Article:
In 2012, a variety of research papers associated with the ENCODE project (Encyclopedia Of DNA Elements) described how the human genome was pervasively copied—transcribed—into an amazing array of functional RNA molecules that regulate how genes and the genome function.1
Much of the pervasive transcription is based on long non-coding RNAs (lncRNAs) that have the same control features as protein-coding genes but with other functions.2 A large group of lncRNAs stay in the cell’s nucleus, where some directly regulate how genes are expressed while others help modify chromosome structure. Some lncRNAs are exported into the cell’s cytoplasm to regulate the production of proteins, and others interact with various proteins to participate in other functions. Still other lncRNAs are exported completely out of the cell and communicate with other cells.
By definition, an lncRNA region of the genome encodes a non-protein-coding RNA transcript longer than 200 bases, yet some actually produce small proteins as well. These lncRNA areas can be found all over the genome, including inside introns—the non-coding segments within protein-coding genes.
Several major subclasses of lncRNAs are the long and very long intergenic non-coding RNAs that exist outside protein-coding genes, known as lincRNAs and vlincRNAs respectively.1,3 These are decidedly more restricted in their expression, depending on the animal classification in which they are found, compared to protein-coding genes.4 Thus, they make ideal candidates for research in studying genetic discontinuity, particularly between humans and chimpanzees.
A common claim among evolutionists is that human and chimp DNA is between 96 and 98 percent similar—but only carefully selected data were used to arrive at this conclusion. However, evolutionists themselves have reported that only about two-thirds of chimpanzee DNA sequence can be unambiguously aligned, meaning precisely matched, to human DNA.5 This is because the algorithm used in the analysis stops matching the DNA sequence when the human and chimp segments become too dissimilar, which occurs after only a few hundred bases, on average.6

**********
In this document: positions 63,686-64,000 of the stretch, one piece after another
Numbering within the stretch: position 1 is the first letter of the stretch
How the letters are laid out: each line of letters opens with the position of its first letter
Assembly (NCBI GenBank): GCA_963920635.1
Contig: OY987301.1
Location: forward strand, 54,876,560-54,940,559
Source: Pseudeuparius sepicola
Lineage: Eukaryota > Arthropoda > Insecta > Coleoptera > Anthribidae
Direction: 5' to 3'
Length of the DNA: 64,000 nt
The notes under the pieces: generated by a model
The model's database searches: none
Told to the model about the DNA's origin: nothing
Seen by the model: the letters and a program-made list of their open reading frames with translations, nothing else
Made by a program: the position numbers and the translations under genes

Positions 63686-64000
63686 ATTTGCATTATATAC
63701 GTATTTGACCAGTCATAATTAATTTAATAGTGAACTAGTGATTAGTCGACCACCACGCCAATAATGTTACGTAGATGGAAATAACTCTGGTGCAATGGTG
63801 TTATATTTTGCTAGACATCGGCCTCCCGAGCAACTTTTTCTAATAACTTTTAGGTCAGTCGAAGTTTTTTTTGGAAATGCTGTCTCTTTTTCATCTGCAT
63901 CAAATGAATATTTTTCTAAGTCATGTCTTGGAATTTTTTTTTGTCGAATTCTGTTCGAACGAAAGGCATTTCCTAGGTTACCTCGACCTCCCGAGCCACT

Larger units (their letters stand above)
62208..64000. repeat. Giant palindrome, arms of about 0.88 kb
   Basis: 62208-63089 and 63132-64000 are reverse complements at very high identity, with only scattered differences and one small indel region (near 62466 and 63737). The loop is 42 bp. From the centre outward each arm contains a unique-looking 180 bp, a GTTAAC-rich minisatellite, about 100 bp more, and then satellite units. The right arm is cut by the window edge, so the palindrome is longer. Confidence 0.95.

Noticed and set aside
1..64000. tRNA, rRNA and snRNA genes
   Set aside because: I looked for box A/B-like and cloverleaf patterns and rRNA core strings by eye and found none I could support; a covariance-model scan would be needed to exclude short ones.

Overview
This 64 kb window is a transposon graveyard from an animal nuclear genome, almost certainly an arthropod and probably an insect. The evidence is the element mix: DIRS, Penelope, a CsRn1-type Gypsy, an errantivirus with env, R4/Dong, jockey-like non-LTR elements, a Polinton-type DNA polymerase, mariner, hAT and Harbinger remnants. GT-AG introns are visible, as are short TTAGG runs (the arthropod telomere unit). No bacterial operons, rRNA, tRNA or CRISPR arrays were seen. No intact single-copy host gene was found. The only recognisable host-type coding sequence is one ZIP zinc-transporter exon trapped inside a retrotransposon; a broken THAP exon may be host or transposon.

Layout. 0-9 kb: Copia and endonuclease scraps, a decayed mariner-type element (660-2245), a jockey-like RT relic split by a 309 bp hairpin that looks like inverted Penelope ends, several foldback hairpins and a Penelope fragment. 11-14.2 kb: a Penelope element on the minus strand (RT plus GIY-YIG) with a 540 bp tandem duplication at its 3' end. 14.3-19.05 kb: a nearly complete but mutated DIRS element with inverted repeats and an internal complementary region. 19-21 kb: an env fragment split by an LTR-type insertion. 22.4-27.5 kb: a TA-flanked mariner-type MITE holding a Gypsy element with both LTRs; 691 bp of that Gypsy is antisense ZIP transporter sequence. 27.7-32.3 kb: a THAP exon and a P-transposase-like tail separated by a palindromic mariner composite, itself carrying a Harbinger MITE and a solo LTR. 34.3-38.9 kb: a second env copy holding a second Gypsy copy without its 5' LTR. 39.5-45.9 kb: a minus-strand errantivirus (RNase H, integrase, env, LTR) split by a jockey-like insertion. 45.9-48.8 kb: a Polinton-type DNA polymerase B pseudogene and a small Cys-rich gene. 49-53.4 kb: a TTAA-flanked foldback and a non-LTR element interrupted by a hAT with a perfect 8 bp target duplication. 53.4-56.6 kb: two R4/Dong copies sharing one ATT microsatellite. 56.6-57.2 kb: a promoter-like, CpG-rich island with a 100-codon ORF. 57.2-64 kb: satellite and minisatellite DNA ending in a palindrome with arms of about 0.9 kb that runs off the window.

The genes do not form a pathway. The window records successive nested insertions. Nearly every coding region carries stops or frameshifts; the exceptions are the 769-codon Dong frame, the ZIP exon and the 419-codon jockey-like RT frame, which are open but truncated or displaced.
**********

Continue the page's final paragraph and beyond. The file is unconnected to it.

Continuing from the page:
In 2013, I published a research paper in which chimpanzee chromosomes were sequentially sliced into different sets of small pieces so that the algorithm could optimally compare them to human chromosomes. In so doing, I found that the chimpanzee genome was only about 70 percent similar to the human genome overall.7
More research is needed to show specifically how the new wealth of publicly available ENCODE data can be used beyond basic studies of human-chimp DNA similarity—incorporating lincRNAs and vlincRNAs to further highlight human uniqueness. Research using three large datasets produced by the ENCODE project is now underway at ICR for the purpose of addressing these questions. In a concurrent study, I am also comparing human protein-coding regions to those in chimpanzees. In combination, these new analyses will provide a much more detailed picture of what makes humans unique and will further demonstrate we are not evolved apes.
- Djebali, S. et al. 2012. Landscape of Transcription in Human Cells. Nature. 489 (7414): 101-108.
- Geisler, S. and J. Coller. 2013. RNA in Unexpected Places: Long Non-Coding RNA Functions in Diverse Cellular Contexts. Nature Reviews Molecular Cell Biology. 14 (11): 699-712.
- Tomkins, J. 2013. VlincRNAs Provide Clues to Genomic Dark Matter. Creation Science Update. Posted on icr.org August 19, 2013, accessed November 13, 2013.
- Liu, G., J. S. Mattick, and R. J. Taft. 2013. A meta-analysis of the genomic and transcriptomic composition of complex life. Cell Cycle. 12 (13): 2061-2072.
- Ebersberger, I. et al. 2002. Genomewide Comparison of DNA Sequences between Humans and Chimpanzees. American Journal of Human Genetics. 70 (6): 1490-1497.
- Tomkins, J. 2011. Genome-Wide DNA Alignment Similarity (Identity) for 40,000 Chimpanzee DNA Sequences Queried against the Human Genome is 86-89%. Answers Research Journal. 4 (2011): 233-241.
- Tomkins, J. 2013. Comprehensive Analysis of Chimpanzee and Human Chromosomes Reveals Average DNA Similarity of 70%. Answers Research Journal. 6 (2013): 63-69.
* Dr. Tomkins is Research Associate at the Institute for Creation Research and received his Ph.D. in genetics from Clemson University.
Cite this article: Jeffrey P. Tomkins, Ph.D. 2014. Using ENCODE Data for Human-Chimp DNA Comparisons. Acts & Facts. 43 (1).